Shrimp ponds are no exception in terms of the microbial food web and its components, although the inputs into the shrimp pond system are more continuous and low in the carbon:nitrogen (C:N) ratio due to the high protein feeds often utilized by shrimp producers. It is obvious from the field trials at the OAI that the microbial food web can be exploited at low stocking densities (<25/m2) to produce high quality shrimp at much reduced costs, i.e., feed inputs, but this type of production mentality is a paradigm shift in terms of traditional shrimp farming practices.
While the recent trend in shrimp production has been toward super-intensification of shrimp ponds as well as zero-exchange technologies that exploit the microbial community (Wasielesky, Jr. et al., 2006), this intensification cannot overcome the associated increased feed, energy and labor costs of these systems when compared with production in developing countries.
This new paradigm for shrimp farming achieves organic certification criteria, incorporates lower stocking densities, exploitation and natural manipulation of the microbial food web, total elimination of fishery products from feeds, enhanced environmental and animal welfare and a higher value product. Very possibly it could represent the only method through which US shrimp farmers will be able to maintain production and viability as an industry.
It has been recognized for almost a quarter century that the natural productivity of shrimp ponds provides a supplemental source of nutrients for growing shrimp. For example studies have shown that between 53 and 77% of shrimp growth in a pond is due to grazing on pond biota (Anderson et al., 1987).
As shrimp are slow consumers of feed, many nutrients are released into the pond environment (Decamp et al., 2002) and thus become available for bacteria through particulate organic matter (Azam et al., 2002). Of course, stocking densities are a major influence on microbial utilization in grow-out production ponds, but in essence, shrimp producers are feeding the microbes, which in turn are feeding the animal—a variation of the ruminant model.
While this analogy may appear somewhat simplistic, a comparison between a shrimp pond and a rumen is actually a good one. Given that shrimp feeds are often the most costly of the aquafeeds, this is clearly not the most economical manner in which to culture marine shrimp. If shrimp aquafeeds are mainly feeding the microbes, then at the very least, less costly formulations are in order, especially under low stocking densities mandated by most organic certifiers. Better is to fully exploit the microbial food web to further reduce feeding costs and increase the profit margin for the producer.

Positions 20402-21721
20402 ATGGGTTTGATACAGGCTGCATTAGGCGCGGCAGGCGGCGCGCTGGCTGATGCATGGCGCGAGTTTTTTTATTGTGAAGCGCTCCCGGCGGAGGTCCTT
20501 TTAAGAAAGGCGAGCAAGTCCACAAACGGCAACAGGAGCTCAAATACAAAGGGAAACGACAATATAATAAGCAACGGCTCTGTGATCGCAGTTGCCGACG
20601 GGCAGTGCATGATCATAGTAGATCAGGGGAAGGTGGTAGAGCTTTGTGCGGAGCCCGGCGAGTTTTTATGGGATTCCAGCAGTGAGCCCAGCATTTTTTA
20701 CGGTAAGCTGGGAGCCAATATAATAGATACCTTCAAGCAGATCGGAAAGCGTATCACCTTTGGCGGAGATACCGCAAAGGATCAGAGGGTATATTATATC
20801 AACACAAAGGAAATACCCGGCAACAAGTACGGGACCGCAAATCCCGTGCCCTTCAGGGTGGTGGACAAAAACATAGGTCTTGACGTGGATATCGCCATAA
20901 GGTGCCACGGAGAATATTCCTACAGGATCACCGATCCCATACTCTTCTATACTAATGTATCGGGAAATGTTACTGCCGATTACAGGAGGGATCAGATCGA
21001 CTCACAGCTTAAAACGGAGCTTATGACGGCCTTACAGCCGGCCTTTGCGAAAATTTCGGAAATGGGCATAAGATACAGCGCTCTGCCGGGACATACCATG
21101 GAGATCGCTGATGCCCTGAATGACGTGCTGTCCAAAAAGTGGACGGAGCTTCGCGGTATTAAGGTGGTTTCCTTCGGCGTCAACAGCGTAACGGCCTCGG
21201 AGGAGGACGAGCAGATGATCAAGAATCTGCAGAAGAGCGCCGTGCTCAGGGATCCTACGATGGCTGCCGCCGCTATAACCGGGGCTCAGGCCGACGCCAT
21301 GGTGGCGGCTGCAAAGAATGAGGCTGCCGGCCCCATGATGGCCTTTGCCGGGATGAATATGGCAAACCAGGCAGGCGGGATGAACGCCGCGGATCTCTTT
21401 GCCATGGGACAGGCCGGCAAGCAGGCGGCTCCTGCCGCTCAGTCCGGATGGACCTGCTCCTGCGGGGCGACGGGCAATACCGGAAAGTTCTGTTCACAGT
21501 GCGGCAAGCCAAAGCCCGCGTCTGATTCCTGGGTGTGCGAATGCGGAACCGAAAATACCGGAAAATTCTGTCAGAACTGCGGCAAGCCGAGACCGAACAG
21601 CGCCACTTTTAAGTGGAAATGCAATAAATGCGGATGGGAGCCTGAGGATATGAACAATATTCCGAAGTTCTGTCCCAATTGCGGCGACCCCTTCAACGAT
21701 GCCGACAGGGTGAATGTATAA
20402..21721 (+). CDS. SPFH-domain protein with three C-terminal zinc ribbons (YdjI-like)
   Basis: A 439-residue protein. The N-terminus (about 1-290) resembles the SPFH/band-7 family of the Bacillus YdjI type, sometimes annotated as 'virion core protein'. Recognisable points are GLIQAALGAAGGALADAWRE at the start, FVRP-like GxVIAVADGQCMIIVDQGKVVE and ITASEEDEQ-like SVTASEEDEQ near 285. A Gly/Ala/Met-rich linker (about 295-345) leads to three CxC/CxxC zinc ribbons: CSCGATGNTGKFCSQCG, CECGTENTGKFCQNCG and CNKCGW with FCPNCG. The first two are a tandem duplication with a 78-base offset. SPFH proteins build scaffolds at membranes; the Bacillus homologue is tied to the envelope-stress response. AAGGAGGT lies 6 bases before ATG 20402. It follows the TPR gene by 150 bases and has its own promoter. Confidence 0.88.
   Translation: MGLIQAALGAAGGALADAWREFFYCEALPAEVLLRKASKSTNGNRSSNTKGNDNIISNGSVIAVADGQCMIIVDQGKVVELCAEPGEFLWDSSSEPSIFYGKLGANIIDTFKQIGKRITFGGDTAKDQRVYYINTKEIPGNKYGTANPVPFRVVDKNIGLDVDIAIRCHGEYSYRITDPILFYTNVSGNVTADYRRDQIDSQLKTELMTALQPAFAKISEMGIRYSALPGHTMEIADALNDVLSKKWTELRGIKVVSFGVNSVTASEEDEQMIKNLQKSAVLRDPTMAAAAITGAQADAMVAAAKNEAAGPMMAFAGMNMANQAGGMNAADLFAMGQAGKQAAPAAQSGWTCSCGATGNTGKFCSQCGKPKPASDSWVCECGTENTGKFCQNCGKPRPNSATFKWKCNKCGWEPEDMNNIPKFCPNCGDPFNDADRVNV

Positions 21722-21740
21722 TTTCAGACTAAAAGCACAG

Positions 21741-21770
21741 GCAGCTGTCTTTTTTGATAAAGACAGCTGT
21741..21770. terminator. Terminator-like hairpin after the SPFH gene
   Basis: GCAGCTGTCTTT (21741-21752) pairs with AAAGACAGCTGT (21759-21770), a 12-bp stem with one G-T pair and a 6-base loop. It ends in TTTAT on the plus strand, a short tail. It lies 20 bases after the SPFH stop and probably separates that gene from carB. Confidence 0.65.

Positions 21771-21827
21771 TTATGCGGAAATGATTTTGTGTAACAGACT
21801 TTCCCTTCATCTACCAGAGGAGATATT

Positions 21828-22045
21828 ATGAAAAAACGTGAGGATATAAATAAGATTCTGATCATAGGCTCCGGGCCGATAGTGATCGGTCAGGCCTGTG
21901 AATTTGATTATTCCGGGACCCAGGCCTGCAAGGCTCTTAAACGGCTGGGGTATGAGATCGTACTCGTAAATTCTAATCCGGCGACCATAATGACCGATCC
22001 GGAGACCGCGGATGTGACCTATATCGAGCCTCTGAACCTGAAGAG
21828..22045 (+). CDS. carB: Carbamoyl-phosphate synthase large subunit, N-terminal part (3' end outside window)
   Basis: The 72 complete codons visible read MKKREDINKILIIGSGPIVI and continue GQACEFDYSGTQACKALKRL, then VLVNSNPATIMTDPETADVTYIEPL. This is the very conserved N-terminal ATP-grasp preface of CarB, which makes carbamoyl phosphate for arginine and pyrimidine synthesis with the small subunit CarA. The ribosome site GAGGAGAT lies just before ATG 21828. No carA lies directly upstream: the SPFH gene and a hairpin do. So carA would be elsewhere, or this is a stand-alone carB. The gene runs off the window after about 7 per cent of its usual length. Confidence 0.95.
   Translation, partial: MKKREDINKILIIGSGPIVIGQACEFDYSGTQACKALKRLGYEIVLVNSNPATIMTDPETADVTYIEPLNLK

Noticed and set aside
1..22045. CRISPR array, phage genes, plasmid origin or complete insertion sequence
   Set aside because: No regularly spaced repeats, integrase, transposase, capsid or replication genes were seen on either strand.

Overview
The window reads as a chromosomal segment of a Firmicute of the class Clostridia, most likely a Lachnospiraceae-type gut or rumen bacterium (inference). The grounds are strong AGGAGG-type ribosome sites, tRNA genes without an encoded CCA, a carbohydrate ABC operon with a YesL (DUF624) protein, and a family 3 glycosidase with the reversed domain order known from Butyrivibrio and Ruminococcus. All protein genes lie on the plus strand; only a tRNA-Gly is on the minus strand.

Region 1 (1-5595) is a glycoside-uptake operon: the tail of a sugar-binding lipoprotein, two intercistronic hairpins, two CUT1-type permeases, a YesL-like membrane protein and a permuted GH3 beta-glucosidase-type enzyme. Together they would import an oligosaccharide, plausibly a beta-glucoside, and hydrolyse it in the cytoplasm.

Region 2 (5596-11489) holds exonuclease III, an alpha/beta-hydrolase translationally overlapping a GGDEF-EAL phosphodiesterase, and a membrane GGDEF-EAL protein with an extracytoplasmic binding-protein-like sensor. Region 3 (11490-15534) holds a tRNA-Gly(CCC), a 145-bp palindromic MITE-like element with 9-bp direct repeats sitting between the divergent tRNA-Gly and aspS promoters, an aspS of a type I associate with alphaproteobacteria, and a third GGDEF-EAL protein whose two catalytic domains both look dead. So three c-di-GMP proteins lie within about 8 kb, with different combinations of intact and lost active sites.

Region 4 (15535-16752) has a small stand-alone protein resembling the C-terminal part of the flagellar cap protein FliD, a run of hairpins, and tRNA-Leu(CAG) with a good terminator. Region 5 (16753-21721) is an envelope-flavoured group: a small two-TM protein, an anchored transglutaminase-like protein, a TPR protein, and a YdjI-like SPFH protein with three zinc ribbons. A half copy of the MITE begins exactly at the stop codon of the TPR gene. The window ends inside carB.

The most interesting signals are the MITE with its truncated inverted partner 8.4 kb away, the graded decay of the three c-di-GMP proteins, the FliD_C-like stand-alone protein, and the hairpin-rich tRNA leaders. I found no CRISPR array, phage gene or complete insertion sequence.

Fertilizers have traditionally been applied to increase the production of prey items in aquaculture ponds (Boyd, 1990), but these have fallen short in terms of actually manipulating the microbial food web to optimize its management for shrimp production.
Adjustments in the C:N ratio must be made to fully manipulate the nutrient flux pathways so that bacterial growth is stimulated, bacterial biomass is transferred through the trophic levels and a carbon-rich media is added to encourage bacterial growth on a particle that is within the optimum size range for penaeid shrimp (Azam et al., 2002; Burford et al., 2003; Hargreaves, 2006; Kuhn et al., 2007). Bearing these issues in mind, commercial-scale trials at the OAI have led to novel feeding strategies that attempt to more fully exploit and manage the microbial food web under organic production regimes.
A case study with shrimp and NuPro®
In field trials during the 2005 and 2006 growing seasons, NuPro® was utilized as a replacement protein for fish meal in shrimp aquafeeds. These commercial-scale production runs were conducted under culture conditions that had previously been certified as organic. In these trials at the OAI facilities in Imperial, Texas, shrimp were stocked at low stocking densities (10-12 animals/m2) and fed either a common commercial shrimp aquafeed, or one that replaced the fish meal component with NuPro®.
In addition, the ponds were fertilized with organic compost, derived from dairy waste at a rate of 45-50 kg/pond/ either bimonthly (2005) or daily (2006), to manipulate pond C:N ratios and thus maintain the microbial community at high levels for potential grazing by the shrimp (Moss, 2002). Additionally, the compost served as a substrate for further bacterial growth on which the shrimp could graze.
In 2005 trials, diets were formulated to provide 35% crude protein (CP), either from a standard commercial diet, or in a diet in which NuPro® replaced all the fish meal on an isonitrogenous basis. In all ponds, the NuPro®-fed shrimp were larger and had smaller individual variability when compared with shrimp from the control ponds (Figure 1).
Survival in all ponds averaged 80% compared with a mean from 24 other shrimp farms in Texas of only 50%. Feed conversion ratios (g fed/g gained) were 0.5 for both the control and the NuPro®-fed shrimp (McLean et al., 2006). That is, it took 0.5 kg of feed to produce 1 kg of shrimp! Typical shrimp FCR range from 1.5-2.0 when utilizing traditional culture practices. Clearly, the microbial community contributed significantly to the nutritional well-being of the culture system and the addition of compost maintained optimal C:N ratios for further microbial community enhancement.
Authors: STEPHEN R. CRAIG1,2 and EWEN McLEAN2